The number of couples entering into a civil partnership has fallen for the second straight year following the introduction of same-sex marriage in 2013.
Data from the Office for National Statistics (ONS) shows there were only 861 civil partnerships registered in England and Wales in 2015, falling 49 per cent from 1,683 in 2014. Nearly half of these partnerships were between those aged 50 and over.
The decline in the popularity of civil partnerships has been attributed to the legalisation of same sex marriage three years ago.
Amanda Rimmer, family law partner at Stephensons, said: “It comes as no surprise that the civil partnership figures have declined for yet another year since the introduction of same-sex marriage back in 2014.
“However, what remains surprising is – despite now being able to marry - the number of people still choosing to enter civil partnerships. 861 couples - enough for the ONS to report on - still opted for the more ‘contractual’ happily ever after.
“For centuries the connotations of a marriage and a weddings have had religious undertones. We are not too detached from the time when weddings only took place in churches to be conducted by clergymen.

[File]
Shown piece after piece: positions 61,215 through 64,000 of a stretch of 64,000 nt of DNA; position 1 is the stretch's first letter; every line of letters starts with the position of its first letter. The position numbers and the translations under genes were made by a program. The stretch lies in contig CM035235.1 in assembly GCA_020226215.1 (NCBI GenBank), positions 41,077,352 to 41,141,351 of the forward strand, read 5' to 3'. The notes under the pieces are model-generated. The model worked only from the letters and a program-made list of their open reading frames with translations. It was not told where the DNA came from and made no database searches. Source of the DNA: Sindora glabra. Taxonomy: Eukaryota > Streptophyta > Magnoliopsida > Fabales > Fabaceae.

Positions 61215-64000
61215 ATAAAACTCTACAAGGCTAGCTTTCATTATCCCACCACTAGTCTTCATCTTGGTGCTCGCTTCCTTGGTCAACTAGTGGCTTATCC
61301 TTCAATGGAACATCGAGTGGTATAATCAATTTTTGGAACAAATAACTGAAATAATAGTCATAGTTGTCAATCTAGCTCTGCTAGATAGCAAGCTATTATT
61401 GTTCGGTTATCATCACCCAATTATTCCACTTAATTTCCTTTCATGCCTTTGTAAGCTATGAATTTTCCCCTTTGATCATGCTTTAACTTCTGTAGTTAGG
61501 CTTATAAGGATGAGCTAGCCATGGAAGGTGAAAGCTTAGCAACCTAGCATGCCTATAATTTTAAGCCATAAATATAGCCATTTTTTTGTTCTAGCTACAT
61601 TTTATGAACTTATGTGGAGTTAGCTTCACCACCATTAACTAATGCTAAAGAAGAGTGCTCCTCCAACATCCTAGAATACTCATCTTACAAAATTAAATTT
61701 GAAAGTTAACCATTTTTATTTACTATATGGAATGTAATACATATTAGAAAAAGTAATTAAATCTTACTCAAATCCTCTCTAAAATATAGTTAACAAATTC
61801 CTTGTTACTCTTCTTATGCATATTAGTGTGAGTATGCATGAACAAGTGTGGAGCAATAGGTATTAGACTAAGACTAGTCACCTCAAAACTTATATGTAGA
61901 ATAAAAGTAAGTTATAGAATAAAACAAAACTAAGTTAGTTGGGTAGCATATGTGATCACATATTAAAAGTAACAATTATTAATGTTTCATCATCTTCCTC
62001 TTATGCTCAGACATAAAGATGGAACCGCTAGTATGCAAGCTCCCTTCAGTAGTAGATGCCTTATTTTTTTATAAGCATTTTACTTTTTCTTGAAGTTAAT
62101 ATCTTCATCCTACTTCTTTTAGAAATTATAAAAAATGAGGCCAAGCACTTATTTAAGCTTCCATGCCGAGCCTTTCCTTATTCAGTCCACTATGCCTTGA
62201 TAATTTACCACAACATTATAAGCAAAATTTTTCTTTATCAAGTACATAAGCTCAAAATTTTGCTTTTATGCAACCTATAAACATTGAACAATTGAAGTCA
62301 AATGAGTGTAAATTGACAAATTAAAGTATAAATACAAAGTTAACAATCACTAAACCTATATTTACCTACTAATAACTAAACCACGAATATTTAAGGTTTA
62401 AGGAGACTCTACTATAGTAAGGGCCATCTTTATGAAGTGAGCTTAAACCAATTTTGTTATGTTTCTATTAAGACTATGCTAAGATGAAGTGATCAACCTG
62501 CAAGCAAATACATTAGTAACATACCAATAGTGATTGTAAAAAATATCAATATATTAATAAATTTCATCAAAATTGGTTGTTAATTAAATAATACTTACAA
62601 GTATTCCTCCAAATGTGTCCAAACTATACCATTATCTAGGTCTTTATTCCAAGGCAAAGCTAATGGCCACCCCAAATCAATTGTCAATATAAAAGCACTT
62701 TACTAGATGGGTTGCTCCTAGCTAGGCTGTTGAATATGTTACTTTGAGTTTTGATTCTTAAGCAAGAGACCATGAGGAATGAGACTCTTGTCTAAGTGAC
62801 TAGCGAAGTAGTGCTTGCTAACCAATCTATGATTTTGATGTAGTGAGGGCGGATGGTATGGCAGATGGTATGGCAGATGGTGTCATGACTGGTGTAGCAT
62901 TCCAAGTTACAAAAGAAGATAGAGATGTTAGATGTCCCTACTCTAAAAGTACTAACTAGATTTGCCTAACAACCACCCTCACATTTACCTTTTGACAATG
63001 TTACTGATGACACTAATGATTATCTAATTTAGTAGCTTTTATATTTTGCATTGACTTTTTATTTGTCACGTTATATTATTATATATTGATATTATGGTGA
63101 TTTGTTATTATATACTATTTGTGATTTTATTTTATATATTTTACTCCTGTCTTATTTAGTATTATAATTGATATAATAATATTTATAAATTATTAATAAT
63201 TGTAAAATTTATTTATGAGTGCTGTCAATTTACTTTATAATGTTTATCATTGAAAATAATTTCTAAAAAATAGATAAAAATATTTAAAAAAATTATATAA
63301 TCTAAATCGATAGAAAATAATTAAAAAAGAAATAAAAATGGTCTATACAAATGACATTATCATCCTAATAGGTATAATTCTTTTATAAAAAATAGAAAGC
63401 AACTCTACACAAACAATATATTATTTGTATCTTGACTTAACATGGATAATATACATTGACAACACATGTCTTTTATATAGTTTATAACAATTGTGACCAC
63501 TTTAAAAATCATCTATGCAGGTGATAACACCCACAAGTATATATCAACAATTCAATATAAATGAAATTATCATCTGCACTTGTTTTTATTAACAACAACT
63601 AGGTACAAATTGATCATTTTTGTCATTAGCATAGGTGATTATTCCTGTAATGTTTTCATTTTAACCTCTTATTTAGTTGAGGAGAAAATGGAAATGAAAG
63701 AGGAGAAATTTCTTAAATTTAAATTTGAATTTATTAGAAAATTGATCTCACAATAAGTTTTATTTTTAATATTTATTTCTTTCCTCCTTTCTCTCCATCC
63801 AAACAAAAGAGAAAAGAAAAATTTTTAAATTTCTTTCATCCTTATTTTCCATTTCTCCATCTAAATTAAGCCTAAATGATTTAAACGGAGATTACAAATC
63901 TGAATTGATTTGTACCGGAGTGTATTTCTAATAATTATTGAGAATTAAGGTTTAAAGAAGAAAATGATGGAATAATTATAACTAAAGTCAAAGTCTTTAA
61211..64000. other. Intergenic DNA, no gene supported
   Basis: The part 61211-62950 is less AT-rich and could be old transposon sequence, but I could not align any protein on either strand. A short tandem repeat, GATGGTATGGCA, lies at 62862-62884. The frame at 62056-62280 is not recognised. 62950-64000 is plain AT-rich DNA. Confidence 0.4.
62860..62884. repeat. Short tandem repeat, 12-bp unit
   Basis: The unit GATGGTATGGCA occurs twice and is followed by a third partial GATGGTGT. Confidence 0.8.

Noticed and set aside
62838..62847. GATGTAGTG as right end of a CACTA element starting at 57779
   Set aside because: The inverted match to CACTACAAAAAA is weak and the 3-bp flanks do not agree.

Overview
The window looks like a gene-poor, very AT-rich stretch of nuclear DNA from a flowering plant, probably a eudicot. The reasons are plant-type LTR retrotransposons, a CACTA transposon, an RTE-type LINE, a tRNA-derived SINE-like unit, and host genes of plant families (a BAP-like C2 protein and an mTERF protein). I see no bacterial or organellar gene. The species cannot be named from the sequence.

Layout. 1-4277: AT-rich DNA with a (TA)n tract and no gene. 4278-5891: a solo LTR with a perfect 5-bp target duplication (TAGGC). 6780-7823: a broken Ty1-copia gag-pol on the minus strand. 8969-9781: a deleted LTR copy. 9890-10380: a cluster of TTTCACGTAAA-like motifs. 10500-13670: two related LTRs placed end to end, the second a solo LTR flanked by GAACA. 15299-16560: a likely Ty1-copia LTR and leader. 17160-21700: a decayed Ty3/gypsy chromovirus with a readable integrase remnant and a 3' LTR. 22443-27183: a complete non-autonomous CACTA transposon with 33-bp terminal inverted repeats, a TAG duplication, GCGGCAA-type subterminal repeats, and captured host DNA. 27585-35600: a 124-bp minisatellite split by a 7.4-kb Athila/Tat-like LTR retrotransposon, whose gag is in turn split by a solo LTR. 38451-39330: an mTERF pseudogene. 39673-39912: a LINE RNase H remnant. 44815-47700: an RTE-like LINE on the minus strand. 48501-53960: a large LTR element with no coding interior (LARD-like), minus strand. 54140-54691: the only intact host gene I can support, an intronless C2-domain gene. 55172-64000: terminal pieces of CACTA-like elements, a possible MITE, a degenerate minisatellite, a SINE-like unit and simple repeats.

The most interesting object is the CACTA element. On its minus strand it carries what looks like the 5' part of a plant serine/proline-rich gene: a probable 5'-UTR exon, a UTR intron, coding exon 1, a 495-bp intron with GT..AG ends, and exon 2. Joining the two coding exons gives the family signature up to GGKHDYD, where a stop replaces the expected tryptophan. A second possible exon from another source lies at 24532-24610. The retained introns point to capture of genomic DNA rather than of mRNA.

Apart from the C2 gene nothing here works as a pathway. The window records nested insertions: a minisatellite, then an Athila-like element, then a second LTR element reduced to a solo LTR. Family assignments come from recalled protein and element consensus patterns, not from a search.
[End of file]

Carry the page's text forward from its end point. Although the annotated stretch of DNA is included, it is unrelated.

“Today, a wedding ceremony no longer needs to include any of these details, but somehow the ringing of church bells still seems to echo in many ears as the spouses-to-be say their ‘I do’s’.”
According to the ONS, the majority – 84 per cent - of those entering a civil partnership has never married or formed a civil partnership before, something Amanda suggests is linked to the average age of those pursuing this type of union.
“Civil partnerships can provide a more ‘fuss-free’ approach the marriage, giving same sex couples the opportunity to follow a more practical, contractual route to cement their relationships.”
“Many of these couples might have already been in long term relationships and simply want the legal and financial security which can come with a civil partnership, whilst disposing with the connotations sometimes associated with marriage.”